China can apparently now identify citizens based on the way they walk
China is home to the world’s largest network of CCTV cameras — over 170 million — and its police have adopted Google Glass-like ‘smart specs’ to seek out suspects in crowds, but now its surveillance efforts have hit a new level with technology that can apparently identify individuals based on their body shape and the way they walk.
The ‘gait recognition’ technology is already being used by police in Beijing and Shanghai where it can identify individuals even when their face is obscured or their back is turned, according to an AP report.
The technology is developed by Chinese AI startup Watrix, which recently picked up a $14.5 million funding round to further develop its systems. CEO Huang Yongzhen told the AP that it can ID individuals at up to 50 meters (165 feet) which, in conjunction with existing facial recognition technology, can help police and surveillance systems operate more efficiently in busy areas.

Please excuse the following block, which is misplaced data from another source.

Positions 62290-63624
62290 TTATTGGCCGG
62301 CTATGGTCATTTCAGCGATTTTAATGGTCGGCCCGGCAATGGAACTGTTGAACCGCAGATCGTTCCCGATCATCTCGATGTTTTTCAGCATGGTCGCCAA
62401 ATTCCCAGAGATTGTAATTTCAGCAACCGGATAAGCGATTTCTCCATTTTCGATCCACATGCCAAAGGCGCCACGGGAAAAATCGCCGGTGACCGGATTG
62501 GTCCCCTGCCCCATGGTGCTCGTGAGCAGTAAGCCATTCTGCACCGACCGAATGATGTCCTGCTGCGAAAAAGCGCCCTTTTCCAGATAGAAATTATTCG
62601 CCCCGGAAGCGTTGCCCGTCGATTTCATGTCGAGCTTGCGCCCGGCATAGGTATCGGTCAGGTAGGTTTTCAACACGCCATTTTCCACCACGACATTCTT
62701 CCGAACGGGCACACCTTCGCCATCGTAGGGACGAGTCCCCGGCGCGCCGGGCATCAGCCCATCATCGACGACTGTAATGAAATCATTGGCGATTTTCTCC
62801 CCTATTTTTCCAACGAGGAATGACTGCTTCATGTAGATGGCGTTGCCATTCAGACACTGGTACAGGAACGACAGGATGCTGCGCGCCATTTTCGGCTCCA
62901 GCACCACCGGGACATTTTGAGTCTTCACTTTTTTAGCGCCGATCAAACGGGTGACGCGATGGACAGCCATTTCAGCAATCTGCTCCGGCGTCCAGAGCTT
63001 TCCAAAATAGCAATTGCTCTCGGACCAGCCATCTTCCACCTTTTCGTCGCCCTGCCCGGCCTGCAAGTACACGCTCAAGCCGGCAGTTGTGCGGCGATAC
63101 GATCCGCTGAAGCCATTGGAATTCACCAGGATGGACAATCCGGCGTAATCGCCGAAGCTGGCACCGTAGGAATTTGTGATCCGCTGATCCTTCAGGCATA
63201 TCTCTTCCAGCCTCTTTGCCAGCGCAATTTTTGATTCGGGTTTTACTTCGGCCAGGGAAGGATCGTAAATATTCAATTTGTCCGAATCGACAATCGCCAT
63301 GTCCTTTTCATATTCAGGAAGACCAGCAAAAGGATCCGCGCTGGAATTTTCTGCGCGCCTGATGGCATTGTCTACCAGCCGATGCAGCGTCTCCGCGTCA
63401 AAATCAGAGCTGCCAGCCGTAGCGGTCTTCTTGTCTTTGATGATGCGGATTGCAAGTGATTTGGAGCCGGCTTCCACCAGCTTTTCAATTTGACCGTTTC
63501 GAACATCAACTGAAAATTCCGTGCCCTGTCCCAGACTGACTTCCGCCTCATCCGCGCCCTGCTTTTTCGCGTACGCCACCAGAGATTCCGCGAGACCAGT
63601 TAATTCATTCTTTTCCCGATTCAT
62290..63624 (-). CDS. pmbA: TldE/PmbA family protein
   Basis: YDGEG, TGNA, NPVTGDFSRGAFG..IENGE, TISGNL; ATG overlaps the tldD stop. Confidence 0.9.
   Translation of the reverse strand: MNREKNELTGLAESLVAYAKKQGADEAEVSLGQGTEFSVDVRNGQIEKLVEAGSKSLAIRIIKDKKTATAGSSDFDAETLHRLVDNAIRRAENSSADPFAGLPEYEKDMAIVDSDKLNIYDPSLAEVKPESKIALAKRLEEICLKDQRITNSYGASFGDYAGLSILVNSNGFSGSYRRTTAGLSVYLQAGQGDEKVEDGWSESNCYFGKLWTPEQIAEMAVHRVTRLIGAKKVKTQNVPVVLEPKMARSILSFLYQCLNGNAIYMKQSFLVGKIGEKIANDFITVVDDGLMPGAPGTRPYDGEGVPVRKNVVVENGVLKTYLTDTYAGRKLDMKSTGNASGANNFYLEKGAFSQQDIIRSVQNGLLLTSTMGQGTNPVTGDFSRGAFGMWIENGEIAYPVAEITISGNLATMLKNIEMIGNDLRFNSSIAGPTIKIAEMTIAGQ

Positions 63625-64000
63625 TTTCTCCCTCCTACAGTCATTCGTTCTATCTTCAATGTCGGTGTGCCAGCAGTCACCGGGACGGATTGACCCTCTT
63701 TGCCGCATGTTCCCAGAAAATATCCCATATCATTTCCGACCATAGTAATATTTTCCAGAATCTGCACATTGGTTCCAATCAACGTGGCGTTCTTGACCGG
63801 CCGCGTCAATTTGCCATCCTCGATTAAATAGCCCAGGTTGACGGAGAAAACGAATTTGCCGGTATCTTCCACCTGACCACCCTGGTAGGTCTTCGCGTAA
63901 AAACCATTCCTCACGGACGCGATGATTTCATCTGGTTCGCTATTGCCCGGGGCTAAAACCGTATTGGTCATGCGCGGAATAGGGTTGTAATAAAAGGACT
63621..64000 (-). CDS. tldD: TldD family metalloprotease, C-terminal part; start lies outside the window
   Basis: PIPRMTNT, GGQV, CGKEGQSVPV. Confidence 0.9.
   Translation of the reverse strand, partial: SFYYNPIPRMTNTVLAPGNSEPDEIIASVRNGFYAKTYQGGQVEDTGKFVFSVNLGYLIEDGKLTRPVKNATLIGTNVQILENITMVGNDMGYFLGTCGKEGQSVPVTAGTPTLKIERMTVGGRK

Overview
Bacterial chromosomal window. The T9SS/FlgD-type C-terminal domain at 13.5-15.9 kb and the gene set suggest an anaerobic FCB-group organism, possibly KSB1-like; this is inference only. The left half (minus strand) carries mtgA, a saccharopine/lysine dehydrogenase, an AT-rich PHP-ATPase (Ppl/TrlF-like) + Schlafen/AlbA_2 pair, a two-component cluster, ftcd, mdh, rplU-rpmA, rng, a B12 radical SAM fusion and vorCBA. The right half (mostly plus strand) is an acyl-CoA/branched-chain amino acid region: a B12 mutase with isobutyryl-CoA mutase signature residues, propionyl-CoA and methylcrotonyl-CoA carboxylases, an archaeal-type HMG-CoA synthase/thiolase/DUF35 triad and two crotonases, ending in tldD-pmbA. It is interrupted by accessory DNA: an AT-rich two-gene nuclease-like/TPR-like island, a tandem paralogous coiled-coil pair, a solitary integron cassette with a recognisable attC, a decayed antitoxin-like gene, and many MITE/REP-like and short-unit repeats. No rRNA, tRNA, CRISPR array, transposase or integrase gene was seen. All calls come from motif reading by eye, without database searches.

The positive impact is in finding criminals but there’s a less savory edge. Besides law enforcement, media reports have shown that China has deployed surveillance technology for more sinister purposes that include controlling its people.
In particular, the government has been criticized for the way it uses its databases and facial recognition tech to police China’s ethnic minorities. A system deployed in Xinjiang — a Western province with a population of some 10 million ‘Uighur’ Muslims — is reportedly designed to notify authorities when “target” individuals go beyond their home or place of work, according to Bloomberg.
China stands accused of detaining as many of one million Muslims in ‘re-education’ camps in Xinjiang. The province, which includes a number of cities that are located closer to Baghdad than to Beijing, has been the scene of unrest and ethnic tension in the past, and that’s one reason why the government has deployed these systems. It isn’t clear, however, whether the gait analysis tech has made its way to Xinjiang at this point. If not yet, you’d imagine it will soon.
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Author: Jon Russell